ATLANTA – The condition of Georgia’s infrastructure received a decidedly mediocre grade of “C+” Monday in a report released by the Georgia section of the American Society of Civil Engineers.

“This is a wakeup call,” Tim Echols, vice chairman of the Georgia Public Service Commission (PSC), said during a news conference at the state Capitol. “We need to get better.”

Georgia ports achieved the highest score – “B+ – among 14 categories the report examined. The conditions of the state’s bridges, freight rail system, energy infrastructure, and schools came in next with “B” grades.

In fact, Georgia scored above the national report card in 12 of the 14 categories the report examined.

But the state of transit in the Peach State rated lowest, receiving a grade of “D.” As many urban policymakers in Georgia have complained for years, the state has historically underinvested in transit, according to the report.

State Rep. Vance Smith, a former commissioner of the Georgia Department of Transportation and former chairman of the House Transportation Committee, praised the “C+” grade the report gave the condition of aviation in Georgia as an improvement.

The General Assembly has stepped up funding of the state’s general aviation airports in recent years, many located in predominantly rural areas. Smith said improvements at those airports are helping attract businesses to Georgia that aren’t interested in having to cope with Atlanta’s traffic congestion.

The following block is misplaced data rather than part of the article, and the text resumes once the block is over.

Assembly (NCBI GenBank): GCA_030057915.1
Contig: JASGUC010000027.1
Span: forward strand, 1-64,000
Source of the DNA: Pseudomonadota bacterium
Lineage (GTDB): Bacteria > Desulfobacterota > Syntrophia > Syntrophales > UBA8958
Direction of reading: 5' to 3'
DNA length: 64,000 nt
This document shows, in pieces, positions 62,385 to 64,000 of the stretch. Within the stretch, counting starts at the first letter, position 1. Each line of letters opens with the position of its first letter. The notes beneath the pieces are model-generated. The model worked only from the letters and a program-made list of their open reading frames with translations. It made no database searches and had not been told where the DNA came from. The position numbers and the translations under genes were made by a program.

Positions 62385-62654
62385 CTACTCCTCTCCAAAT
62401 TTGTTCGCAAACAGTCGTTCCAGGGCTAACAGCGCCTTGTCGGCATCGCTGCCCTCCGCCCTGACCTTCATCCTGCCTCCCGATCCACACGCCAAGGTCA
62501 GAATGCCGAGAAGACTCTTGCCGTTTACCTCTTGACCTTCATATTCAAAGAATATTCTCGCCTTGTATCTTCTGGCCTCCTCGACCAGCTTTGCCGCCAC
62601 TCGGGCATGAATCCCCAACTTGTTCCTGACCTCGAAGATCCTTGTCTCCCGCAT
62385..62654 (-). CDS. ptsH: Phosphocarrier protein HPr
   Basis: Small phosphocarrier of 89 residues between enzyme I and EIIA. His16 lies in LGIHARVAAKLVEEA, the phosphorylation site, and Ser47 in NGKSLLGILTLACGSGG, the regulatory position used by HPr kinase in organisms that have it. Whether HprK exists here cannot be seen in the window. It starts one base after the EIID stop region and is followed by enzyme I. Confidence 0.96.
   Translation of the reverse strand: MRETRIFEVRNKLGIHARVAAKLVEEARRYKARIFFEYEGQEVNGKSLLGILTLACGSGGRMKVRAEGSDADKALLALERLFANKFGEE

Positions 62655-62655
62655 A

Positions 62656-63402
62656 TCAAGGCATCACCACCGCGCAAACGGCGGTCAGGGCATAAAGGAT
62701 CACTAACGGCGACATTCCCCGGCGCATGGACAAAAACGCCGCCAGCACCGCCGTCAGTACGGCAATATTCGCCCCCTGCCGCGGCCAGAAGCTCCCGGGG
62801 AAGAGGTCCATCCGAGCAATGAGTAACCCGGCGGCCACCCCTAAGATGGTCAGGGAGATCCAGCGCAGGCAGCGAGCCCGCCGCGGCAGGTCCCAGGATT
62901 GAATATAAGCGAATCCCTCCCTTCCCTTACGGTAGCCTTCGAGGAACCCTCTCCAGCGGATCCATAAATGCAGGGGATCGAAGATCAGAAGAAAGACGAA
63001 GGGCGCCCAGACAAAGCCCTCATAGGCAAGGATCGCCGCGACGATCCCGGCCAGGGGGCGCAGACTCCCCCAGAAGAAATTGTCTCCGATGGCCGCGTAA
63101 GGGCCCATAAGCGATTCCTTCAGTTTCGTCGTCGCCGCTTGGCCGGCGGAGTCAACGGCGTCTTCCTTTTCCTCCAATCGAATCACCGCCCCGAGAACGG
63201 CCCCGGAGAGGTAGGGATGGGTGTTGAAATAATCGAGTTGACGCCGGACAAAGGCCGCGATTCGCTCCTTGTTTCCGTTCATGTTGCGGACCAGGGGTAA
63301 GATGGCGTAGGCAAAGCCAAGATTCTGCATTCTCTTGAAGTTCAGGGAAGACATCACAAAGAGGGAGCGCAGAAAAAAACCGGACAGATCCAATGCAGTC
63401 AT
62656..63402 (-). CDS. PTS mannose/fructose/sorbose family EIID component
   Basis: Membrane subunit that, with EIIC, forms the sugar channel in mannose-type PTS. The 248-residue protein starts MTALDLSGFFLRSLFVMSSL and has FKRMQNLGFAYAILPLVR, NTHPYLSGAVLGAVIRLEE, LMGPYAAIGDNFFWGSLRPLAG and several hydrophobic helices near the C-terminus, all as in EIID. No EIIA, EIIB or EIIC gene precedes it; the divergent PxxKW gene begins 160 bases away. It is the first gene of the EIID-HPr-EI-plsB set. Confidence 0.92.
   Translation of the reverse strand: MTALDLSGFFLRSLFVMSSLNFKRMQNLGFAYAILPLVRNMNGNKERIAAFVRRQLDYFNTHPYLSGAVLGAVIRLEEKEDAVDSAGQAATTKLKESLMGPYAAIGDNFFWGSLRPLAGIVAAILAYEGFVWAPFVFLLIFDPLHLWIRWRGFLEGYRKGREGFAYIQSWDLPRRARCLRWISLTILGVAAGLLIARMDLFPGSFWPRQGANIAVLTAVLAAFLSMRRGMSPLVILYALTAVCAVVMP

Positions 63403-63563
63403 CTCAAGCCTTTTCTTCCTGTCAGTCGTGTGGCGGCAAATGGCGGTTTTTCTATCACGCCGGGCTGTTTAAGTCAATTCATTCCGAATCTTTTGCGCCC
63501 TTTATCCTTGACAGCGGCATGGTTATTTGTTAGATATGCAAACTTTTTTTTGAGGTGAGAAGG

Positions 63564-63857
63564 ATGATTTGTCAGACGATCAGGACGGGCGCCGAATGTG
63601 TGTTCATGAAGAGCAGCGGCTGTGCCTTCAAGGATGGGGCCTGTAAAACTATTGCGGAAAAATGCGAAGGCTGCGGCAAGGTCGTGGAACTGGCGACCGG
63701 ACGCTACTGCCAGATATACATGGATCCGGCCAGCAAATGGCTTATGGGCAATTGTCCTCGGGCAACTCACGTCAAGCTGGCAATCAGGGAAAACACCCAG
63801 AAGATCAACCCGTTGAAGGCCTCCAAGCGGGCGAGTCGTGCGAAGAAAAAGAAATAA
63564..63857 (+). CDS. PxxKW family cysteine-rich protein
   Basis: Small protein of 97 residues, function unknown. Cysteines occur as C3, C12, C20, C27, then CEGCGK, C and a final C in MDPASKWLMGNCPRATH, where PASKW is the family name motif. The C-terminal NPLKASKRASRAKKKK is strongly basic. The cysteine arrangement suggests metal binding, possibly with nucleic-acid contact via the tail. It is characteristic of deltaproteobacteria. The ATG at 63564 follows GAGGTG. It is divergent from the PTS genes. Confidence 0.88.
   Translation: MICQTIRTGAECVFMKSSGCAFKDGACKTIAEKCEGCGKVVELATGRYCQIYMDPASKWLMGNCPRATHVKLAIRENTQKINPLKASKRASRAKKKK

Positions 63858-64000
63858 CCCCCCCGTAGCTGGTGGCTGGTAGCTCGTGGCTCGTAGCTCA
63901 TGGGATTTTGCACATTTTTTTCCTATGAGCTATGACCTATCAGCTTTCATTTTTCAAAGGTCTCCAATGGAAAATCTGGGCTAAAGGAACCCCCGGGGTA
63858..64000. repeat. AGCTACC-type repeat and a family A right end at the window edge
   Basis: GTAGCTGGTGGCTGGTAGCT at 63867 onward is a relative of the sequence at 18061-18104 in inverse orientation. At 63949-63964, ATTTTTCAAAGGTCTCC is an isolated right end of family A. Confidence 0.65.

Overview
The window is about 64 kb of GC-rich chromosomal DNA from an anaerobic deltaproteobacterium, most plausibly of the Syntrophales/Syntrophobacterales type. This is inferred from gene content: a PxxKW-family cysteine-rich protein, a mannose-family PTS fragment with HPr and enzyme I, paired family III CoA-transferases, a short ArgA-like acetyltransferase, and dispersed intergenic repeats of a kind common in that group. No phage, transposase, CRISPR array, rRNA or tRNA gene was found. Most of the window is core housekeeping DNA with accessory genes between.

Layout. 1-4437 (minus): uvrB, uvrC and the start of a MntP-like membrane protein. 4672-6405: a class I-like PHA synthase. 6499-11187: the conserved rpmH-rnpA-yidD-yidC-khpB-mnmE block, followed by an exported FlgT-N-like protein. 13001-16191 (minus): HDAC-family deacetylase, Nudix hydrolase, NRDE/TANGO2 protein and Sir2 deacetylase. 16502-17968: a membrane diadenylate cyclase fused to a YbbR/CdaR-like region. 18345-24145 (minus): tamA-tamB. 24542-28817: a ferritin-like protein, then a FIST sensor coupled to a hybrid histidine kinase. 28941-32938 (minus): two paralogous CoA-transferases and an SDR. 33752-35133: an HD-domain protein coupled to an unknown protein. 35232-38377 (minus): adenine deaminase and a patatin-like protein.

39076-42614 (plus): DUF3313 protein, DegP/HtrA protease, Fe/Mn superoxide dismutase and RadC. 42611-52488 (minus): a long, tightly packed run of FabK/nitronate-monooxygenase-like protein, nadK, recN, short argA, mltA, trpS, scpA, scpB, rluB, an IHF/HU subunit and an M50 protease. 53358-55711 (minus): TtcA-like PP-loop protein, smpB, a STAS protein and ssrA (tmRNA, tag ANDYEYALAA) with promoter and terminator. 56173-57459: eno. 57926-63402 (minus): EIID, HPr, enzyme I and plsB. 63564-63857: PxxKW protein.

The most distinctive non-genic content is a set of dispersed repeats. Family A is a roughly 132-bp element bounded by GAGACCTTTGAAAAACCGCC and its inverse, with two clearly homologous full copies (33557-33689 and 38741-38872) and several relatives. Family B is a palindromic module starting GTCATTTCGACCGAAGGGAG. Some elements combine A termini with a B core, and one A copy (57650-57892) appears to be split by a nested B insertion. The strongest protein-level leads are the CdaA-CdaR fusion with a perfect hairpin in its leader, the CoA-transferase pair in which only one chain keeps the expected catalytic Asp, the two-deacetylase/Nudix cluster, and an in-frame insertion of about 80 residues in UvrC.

“That’s economic development for these (small) communities,” he said. “It spreads the economy across our whole state.”

Echols said Georgia’s relatively strong showing in energy infrastructure stems from last spring’s PSC vote approving Georgia Power’s request for 6,600 megawatts in additional electrical generating capacity as well as the completion of the nuclear expansion at Plant Vogtle in May.

“Georgia has extra energy here,” he said.

The condition of drinking water in Georgia received a grade of “C+” on the report, a mediocre showing that was dramatically demonstrated when major water main breaks in the city of Atlanta in late May forced an emergency declaration and disrupted service for five days.

“While there is a lot to be proud of, there is still room for progress, especially for water systems that serve Georgia’s growing population,” said Julie Secrist, who chaired the committee of engineers that prepared the report.

“As more people and businesses move here, these life-sustaining systems need increased funding to grow, improve, and become more resilient to new and ongoing threats.”